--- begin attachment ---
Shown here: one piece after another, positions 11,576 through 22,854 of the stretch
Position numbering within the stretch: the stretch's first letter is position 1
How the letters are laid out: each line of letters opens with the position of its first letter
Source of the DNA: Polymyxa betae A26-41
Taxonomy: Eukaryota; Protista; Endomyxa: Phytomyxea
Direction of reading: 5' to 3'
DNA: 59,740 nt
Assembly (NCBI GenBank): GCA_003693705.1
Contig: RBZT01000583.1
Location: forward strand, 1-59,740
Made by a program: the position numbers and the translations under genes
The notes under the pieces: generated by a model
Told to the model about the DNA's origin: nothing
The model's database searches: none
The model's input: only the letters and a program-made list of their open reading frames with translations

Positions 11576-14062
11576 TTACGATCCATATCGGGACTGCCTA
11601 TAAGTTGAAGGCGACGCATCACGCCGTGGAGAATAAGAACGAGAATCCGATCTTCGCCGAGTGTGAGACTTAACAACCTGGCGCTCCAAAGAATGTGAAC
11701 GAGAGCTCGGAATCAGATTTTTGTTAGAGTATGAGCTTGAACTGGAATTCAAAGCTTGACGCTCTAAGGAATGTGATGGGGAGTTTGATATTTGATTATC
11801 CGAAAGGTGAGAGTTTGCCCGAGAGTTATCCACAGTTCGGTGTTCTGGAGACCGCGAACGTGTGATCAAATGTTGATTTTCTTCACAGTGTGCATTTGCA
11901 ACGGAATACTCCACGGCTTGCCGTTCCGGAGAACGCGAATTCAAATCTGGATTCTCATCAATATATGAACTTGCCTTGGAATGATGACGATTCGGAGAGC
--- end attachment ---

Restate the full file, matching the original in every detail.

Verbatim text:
Shown here: one piece after another, positions 11,576 through 22,854 of the stretch
Position numbering within the stretch: the stretch's first letter is position 1
How the letters are laid out: each line of letters opens with the position of its first letter
Source of the DNA: Polymyxa betae A26-41
Taxonomy: Eukaryota; Protista; Endomyxa: Phytomyxea
Direction of reading: 5' to 3'
DNA: 59,740 nt
Assembly (NCBI GenBank): GCA_003693705.1
Contig: RBZT01000583.1
Location: forward strand, 1-59,740
Made by a program: the position numbers and the translations under genes
The notes under the pieces: generated by a model
Told to the model about the DNA's origin: nothing
The model's database searches: none
The model's input: only the letters and a program-made list of their open reading frames with translations

Positions 11576-14062
11576 TTACGATCCATATCGGGACTGCCTA
11601 TAAGTTGAAGGCGACGCATCACGCCGTGGAGAATAAGAACGAGAATCCGATCTTCGCCGAGTGTGAGACTTAACAACCTGGCGCTCCAAAGAATGTGAAC
11701 GAGAGCTCGGAATCAGATTTTTGTTAGAGTATGAGCTTGAACTGGAATTCAAAGCTTGACGCTCTAAGGAATGTGATGGGGAGTTTGATATTTGATTATC
11801 CGAAAGGTGAGAGTTTGCCCGAGAGTTATCCACAGTTCGGTGTTCTGGAGACCGCGAACGTGTGATCAAATGTTGATTTTCTTCACAGTGTGCATTTGCA
11901 ACGGAATACTCCACGGCTTGCCGTTCCGGAGAACGCGAATTCAAATCTGGATTCTCATCAATATATGAACTTGCCTTGGAATGATGACGATTCGGAGAGC